The Wonders of Lipoic Acid

Increases in lipoic acid, an antioxidant made naturally in the body that helps turn food into energy (and ward off damaging free radicals), has been proven to improve circadian rhythms by resetting the body’s biological clock, and may help maintain optimal glucose levels — even in people with existing diabetes.

A new report that examined closely the positive health effects of increases in lipoic acid (a.k.a. alpha-lipoic acid) were considered by a University of Oregon study published this month in Biochemical and Biophysical Research Communications.

Researchers now believe that many positive health benefits may be the result of increases in lipoic acid, especially in aging adults, who may lack the micronutrient. More specifically, increases in lipoic acid may be useful to maintain muscle mass, improve sleep patterns, reduce stress, and restore hormonal balance.

The findings were made by the Linus Pauling Institute at Oregon State University.

“In old animals, including elderly humans, it’s well known that circadian rhythms break down and certain enzymes don’t function as efficiently or as well as they should,” explains Dove Keith, a Linus Pauling Institute researcher and lead author of the Oregon University study. “This is very important, and probably deserves a great deal more study than it is getting,” Keith continues. “If lipoic acid offers a way to help synchronize and restore circadian rhythms, it could be quite significant.”

Lipoic acid has been the focus of many recent studies in the past few years, especially regarding its benefits in slowing the aging process. As it is a compound needed for aerobic metabolism, physicians and scientists are also now looking more closely at its role in maintaining healthful glucose levels in those people with metabolic issues, such as Type II diabetes.

For the Oregon study, researchers looked most closely at the metabolic function of the liver, which often functions less efficiently as we age.

Any dysfunction in the liver’s metabolism can disrupt a person’s energy level and put people at risk for many metabolism-based diseases, such as diabetes and cancer.

In that study, researchers fed lab mice with higher levels of lipoic acid than is typically found in a normal diet while also monitoring proteins known to be affected by age, or a disruption in the body’s circadian rhythm.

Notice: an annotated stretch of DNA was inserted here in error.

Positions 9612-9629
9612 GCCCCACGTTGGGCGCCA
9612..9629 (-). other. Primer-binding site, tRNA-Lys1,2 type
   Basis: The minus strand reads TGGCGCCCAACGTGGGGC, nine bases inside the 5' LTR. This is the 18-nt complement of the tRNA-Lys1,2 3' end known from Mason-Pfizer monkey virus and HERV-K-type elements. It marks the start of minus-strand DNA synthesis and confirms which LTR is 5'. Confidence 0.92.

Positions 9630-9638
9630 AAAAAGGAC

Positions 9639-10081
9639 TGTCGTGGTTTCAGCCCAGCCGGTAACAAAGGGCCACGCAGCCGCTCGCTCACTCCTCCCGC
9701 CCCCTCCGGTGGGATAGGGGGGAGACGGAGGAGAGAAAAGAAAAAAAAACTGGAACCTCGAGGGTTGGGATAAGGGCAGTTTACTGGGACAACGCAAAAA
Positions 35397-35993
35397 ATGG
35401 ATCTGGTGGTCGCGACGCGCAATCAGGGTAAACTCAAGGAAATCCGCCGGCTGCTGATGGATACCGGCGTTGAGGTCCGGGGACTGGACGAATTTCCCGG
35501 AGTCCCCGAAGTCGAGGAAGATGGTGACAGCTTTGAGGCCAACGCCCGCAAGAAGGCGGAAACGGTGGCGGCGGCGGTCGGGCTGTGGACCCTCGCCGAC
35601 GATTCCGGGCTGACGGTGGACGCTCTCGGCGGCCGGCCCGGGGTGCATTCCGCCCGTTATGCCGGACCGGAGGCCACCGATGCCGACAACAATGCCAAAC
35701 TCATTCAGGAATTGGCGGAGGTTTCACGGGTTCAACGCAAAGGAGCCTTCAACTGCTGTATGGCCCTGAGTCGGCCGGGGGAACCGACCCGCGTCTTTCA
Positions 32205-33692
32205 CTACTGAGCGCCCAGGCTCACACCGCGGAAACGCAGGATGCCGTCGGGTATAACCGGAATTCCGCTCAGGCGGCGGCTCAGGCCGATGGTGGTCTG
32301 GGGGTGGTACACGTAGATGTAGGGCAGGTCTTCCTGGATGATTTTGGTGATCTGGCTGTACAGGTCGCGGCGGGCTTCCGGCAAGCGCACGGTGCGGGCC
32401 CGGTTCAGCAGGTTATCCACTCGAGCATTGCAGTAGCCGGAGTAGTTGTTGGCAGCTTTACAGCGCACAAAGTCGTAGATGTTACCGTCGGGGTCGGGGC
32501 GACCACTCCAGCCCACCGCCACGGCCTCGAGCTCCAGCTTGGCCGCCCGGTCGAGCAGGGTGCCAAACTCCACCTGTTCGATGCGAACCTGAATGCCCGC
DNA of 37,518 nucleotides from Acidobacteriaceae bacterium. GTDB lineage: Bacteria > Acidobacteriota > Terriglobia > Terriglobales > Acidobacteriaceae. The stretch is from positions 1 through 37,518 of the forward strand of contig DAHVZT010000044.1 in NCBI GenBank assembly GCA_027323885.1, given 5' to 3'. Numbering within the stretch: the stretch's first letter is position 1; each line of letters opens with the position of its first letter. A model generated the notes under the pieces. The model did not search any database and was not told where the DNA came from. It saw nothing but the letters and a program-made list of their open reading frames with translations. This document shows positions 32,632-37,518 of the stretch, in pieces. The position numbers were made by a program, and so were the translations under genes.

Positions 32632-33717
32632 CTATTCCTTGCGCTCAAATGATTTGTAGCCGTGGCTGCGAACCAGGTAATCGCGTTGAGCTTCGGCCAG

What they found was that the higher the concentrations of lipoic acid (about 600 milligrams for a 150 lb. human — more than may be consumed by diet alone), the better the liver function. Lipoic acid is found naturally in leafy green vegetables, such as spinach and broccoli.

Lipoic Acid and Peripheral Neuropathy

Further research also suggests that people already dealing with chronic metabolic conditions like Type II diabetes could benefit in other ways from increases in lipoic acid, namely to help reverse some of the side effects of the disease, such as nerve damage.

Peripheral neuropathy, or nerve damage due to years of uncontrolled high levels of glucose, can really become a crisis for individuals with Type II diabetes.

Numbness, tingling sensations, and worse, a complete loss of feeling in fingers and toes, can lead to unattended cuts and infections as well as the potential need for amputations later in life.

For instance, lipoic acid (delivered intravenously) has been used with success in treating patients with significant nerve damage in Germany for decades.

While intravenous lipolic acid is far from a typical treatment here in the United States, lipoic acid is currently available in capsule form. (Up to 800 mg. of lipoic acid is recommended for Type II Diabetics, but it should not be taken without a physician’s guidance, as doing so could dramatically lower blood glucose, especially in patients who are already taking other medications. Just 20 to 50 mg. per day is recommended for healthy adults.)

Anyone already taking medications to regulate thyroid function, such as Levothyroxine, or undergoing chemotherapy treatments, or who is pregnant or breastfeeding, should avoid supplementing with lipoic acid unless advised to do so by a physician. Lipoic acid is also available naturally in spinach, broccoli, and yeast, especially Brewer’s yeast.



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